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Introduction to Automata Theory, Languages, and Computation (3rd Edition) Hardcover – July 9, 2006

ISBN-13: 978-0321455369 ISBN-10: 0321455363 Edition: 3rd

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Introduction to Automata Theory, Languages, and Computation (3rd Edition) + Introduction to Algorithms, 3rd Edition
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Product Details

  • Hardcover: 750 pages
  • Publisher: Prentice Hall; 3 edition (July 9, 2006)
  • Language: English
  • ISBN-10: 0321455363
  • ISBN-13: 978-0321455369
  • Product Dimensions: 6.6 x 1.4 x 9.3 inches
  • Shipping Weight: 2 pounds (View shipping rates and policies)
  • Average Customer Review: 2.9 out of 5 stars  See all reviews (16 customer reviews)
  • Amazon Best Sellers Rank: #139,201 in Books (See Top 100 in Books)

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Customer Reviews

I supplemented the book with Sipser and found that a much better book for learning from.
Stephen Rowe
At no point did the book seem to offer proper examples of concepts nor did I enjoy reading it in any context.
C. G. Brown
I cannot give this book 5 stars simply because I do not think it is much better than previous editions.
Denis Pankratov

Most Helpful Customer Reviews

20 of 22 people found the following review helpful By Stephen Rowe on December 26, 2006
Format: Hardcover Verified Purchase
I had to use this for a Formal Models of Computation class last semester. It's okay but can be hard to follow. It is often hard to learn from the examples. The formalism and proof gets in the way of intuition. It would make a better 2nd book or reference than a first book on the subject. I supplemented the book with Sipser and found that a much better book for learning from. Hopcroft (this book) is more mathematical in nature but the explanation is harder to follow. If you have a choice, go with Sipser.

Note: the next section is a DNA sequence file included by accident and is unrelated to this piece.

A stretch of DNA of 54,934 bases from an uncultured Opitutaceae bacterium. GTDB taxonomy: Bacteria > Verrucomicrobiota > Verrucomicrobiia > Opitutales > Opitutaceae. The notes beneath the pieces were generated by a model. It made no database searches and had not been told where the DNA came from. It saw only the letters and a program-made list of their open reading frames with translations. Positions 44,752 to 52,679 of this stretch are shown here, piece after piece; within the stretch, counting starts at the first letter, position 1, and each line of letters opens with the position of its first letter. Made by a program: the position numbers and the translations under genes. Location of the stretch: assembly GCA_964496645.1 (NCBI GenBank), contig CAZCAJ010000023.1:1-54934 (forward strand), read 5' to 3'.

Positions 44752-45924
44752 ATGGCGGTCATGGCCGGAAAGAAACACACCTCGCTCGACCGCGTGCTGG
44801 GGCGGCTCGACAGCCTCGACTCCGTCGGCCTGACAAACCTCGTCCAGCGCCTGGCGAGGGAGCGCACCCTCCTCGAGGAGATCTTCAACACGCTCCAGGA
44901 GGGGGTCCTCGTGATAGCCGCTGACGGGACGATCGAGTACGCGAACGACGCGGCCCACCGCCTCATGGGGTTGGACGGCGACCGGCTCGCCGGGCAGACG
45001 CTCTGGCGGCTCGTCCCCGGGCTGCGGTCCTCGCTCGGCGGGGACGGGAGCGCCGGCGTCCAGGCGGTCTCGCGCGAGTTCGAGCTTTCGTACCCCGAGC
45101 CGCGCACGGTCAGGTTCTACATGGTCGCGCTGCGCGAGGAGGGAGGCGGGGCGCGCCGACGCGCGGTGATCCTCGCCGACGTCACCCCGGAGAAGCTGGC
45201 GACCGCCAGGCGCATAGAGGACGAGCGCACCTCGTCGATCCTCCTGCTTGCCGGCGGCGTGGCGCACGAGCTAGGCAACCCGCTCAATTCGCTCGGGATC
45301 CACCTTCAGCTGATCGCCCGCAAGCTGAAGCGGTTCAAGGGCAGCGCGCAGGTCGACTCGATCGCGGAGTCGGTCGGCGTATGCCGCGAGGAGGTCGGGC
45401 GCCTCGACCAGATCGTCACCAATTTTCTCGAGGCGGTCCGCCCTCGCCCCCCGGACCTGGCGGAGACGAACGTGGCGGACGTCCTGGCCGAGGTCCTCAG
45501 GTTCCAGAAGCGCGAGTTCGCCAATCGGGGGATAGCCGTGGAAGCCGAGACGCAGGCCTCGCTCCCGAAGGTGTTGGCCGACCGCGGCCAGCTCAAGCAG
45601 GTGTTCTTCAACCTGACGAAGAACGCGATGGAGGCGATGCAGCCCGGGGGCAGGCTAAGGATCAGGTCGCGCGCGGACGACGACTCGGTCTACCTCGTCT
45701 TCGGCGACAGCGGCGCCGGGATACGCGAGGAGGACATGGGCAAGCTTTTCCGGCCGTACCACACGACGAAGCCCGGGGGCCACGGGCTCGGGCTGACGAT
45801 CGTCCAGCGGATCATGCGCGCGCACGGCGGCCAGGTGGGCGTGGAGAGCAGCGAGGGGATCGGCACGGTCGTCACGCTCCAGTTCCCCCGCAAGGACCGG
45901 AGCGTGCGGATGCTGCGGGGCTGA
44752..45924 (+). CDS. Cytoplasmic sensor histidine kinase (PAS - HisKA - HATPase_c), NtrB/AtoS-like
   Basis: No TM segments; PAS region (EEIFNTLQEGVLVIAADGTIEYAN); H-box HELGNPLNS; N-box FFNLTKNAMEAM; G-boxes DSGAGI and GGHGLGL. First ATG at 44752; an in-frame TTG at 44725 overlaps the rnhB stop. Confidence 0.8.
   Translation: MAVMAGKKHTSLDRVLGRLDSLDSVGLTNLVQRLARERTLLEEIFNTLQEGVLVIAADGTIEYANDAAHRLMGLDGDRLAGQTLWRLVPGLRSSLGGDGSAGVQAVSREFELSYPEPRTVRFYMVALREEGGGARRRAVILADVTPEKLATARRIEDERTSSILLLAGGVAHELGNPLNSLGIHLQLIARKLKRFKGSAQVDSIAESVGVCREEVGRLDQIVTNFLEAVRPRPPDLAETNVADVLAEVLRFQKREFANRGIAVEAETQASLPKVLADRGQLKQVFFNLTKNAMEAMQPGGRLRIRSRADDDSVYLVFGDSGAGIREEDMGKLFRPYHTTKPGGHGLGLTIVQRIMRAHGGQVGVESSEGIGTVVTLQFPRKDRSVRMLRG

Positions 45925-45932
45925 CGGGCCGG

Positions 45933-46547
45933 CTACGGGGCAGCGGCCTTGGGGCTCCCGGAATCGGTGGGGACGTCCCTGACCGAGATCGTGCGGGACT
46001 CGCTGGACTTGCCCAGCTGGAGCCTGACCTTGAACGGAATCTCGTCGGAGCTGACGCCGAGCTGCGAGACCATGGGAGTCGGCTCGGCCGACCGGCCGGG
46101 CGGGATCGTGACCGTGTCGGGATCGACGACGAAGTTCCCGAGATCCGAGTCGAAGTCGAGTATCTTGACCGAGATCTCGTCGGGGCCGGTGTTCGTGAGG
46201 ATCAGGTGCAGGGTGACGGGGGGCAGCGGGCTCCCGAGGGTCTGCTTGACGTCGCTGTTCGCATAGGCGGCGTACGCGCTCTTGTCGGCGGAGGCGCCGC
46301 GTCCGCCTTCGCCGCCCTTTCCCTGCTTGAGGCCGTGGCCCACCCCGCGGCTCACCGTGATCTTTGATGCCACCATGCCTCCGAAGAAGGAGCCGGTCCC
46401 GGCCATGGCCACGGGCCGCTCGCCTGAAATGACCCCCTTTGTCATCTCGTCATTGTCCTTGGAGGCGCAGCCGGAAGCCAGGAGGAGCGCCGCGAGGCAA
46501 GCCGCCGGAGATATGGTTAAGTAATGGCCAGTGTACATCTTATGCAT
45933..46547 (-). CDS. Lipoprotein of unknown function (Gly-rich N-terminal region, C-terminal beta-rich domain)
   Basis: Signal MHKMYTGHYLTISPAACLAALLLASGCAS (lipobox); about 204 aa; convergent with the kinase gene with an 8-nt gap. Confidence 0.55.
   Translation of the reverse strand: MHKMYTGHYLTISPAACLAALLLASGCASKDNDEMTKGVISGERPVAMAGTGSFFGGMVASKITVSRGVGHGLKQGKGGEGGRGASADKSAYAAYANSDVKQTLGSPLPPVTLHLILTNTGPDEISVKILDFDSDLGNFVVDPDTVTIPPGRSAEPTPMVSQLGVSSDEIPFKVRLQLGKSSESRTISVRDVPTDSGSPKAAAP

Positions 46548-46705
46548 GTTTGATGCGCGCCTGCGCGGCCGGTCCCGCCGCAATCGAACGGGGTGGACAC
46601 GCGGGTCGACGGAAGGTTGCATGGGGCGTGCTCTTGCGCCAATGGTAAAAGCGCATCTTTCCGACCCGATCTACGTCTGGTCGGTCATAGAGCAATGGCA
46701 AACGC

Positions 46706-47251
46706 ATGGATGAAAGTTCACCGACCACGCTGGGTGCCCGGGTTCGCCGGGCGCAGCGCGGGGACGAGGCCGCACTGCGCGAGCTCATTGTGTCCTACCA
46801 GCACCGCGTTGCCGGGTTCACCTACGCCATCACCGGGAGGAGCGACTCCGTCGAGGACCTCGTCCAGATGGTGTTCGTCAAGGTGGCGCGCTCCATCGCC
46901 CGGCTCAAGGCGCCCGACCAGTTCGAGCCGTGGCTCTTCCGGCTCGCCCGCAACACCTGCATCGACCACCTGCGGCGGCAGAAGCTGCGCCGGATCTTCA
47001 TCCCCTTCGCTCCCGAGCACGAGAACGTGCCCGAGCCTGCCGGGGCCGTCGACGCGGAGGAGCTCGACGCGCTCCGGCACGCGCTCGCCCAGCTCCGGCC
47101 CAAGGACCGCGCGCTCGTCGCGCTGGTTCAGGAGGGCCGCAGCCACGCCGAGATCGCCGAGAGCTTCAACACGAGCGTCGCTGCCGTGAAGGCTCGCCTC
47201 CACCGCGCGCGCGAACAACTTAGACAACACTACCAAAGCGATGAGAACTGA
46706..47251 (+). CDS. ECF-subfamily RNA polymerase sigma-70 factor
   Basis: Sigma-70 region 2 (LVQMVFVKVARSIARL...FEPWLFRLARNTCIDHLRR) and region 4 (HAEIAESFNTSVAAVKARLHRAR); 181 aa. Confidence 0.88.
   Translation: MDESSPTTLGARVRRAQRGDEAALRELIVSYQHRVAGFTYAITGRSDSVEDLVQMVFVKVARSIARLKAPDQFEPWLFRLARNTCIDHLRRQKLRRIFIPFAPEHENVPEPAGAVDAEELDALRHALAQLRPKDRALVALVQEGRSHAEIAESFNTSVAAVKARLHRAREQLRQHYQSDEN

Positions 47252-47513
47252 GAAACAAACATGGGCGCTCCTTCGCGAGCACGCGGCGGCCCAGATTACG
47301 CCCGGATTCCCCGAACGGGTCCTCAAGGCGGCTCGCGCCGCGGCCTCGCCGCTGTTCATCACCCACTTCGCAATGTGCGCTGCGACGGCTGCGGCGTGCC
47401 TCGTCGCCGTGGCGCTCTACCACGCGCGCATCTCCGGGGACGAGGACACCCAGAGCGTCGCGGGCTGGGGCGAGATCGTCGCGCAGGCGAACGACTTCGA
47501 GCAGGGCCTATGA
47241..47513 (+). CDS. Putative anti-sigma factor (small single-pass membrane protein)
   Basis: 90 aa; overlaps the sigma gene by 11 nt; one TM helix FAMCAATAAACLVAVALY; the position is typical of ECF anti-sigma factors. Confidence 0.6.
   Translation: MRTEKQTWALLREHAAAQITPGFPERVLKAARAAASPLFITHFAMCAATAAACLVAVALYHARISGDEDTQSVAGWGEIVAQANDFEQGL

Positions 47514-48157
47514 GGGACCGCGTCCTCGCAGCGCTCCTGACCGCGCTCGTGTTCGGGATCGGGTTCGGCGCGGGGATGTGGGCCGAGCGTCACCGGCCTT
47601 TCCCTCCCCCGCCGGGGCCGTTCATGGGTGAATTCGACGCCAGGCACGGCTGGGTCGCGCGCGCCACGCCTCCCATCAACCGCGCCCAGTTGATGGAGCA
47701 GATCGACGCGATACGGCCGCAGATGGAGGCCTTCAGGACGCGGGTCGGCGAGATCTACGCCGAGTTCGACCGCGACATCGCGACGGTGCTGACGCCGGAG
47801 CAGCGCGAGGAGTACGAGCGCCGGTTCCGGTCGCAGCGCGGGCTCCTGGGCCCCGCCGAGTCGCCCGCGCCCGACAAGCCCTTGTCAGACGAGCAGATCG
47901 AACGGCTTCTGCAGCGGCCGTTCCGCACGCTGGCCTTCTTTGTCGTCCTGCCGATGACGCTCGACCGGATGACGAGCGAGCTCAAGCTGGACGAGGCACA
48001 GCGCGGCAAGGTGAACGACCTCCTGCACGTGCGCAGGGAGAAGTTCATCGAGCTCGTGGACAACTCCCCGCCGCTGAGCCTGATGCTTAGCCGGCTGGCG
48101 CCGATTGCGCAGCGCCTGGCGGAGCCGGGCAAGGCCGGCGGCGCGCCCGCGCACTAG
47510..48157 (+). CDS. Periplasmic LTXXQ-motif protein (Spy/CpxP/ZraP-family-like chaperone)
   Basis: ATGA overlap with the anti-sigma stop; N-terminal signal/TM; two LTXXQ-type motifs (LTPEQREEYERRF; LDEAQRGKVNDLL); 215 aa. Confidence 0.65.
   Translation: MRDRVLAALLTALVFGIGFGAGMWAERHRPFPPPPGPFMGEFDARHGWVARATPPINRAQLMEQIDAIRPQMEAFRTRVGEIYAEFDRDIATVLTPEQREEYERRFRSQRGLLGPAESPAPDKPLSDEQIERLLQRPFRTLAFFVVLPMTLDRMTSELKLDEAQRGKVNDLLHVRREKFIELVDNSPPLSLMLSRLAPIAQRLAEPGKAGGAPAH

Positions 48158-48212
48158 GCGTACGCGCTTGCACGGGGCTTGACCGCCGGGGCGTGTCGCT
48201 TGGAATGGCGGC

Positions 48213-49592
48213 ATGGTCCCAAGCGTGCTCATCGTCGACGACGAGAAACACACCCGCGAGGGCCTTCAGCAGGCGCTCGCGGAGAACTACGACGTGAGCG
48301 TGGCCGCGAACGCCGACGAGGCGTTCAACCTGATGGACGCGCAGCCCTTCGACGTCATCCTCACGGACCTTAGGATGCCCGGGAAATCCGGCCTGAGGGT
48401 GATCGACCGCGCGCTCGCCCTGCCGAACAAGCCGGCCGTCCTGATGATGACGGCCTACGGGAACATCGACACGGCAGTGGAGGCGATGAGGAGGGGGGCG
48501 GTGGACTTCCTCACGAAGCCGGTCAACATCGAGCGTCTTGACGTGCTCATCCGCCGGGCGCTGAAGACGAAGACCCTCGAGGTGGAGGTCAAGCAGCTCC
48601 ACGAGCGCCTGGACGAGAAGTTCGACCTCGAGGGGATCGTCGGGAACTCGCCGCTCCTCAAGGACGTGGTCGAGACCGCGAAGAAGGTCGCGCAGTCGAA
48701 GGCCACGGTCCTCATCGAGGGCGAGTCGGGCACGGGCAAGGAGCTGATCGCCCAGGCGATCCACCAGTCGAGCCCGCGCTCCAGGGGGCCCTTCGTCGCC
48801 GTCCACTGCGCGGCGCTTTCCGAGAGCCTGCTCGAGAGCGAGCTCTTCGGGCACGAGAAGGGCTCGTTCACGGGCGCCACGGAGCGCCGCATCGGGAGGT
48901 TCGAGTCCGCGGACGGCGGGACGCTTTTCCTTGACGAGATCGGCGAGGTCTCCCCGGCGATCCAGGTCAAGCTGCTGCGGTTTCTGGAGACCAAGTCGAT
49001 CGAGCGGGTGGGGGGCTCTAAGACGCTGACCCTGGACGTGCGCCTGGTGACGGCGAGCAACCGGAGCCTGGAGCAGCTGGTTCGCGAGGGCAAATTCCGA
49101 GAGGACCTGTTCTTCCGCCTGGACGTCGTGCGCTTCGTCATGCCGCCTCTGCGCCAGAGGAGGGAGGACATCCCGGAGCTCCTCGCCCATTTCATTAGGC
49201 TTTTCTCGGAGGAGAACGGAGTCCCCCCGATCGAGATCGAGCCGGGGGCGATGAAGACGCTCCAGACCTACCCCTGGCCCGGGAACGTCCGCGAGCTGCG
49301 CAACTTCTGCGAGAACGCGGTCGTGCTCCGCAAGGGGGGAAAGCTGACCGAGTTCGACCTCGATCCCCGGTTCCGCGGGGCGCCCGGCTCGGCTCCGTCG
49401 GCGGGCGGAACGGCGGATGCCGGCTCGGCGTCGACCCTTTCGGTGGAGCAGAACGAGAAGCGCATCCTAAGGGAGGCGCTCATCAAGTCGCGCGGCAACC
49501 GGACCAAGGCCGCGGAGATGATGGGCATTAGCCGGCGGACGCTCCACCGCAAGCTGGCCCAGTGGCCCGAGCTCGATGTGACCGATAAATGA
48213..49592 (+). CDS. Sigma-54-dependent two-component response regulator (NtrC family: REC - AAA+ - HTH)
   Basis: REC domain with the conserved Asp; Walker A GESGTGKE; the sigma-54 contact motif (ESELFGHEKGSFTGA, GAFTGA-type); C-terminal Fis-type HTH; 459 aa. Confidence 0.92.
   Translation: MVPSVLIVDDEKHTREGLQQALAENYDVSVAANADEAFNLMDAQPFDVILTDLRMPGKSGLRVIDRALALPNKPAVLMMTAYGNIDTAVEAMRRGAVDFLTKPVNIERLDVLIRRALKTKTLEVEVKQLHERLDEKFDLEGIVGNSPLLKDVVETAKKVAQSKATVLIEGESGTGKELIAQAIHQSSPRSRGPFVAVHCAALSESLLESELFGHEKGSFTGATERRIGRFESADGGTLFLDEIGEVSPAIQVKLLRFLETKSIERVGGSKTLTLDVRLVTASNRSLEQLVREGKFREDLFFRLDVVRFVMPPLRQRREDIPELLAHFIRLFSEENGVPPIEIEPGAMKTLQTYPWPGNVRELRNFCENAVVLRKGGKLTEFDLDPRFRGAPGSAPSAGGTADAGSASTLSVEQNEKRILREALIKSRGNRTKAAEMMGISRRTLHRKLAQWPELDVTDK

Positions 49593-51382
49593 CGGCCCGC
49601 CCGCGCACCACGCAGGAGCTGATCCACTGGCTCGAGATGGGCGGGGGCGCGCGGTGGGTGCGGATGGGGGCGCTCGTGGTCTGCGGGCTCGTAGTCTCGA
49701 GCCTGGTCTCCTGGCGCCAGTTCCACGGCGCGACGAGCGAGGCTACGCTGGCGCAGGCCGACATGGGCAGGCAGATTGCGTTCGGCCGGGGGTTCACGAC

As near as I can tell, the big improvement in the 3rd edition over the 2nd is the inclusion of some online practice problems. If your class isn't going to be using these, can you save money by going with the older copy.
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12 of 14 people found the following review helpful By Roger Costello on July 8, 2013
Format: Hardcover
There are much better books on the subject. Don't waste your time with this book, particularly if you want a quick, easy-to-understand introduction to the subject.

Here is my evaluation of the books on this subject:

1. (A+) Theory of Computation: Formal Languages, Automata, and Complexity by J. Glenn Brookshear

2. (A) Formal Language: A Practical Introduction by Adam Brooks Webber

3. (A-) Computation: Finite and Infinite Machines (Automatic Computation) (Automatic Computation) by Marvin Minsky

4. (B+) Computability, Complexity, and Languages, Second Edition: Fundamentals of Theoretical Computer Science (Computer Science and Scientific Computing), Second Edition: Fundamentals of Theoretical Computer Science (Computer Science and Scientific Computing) 2nd Edition ( Hardcover ) by Davis, Martin; Sigal, Ron; Weyuker, Elaine J. pulished by Morgan Kaufmann (Computer Science and Scientific Computing) by Davis, Sigal, and Weyuker

5. (B+) Automata Theory with Modern Applications by James A. Anderson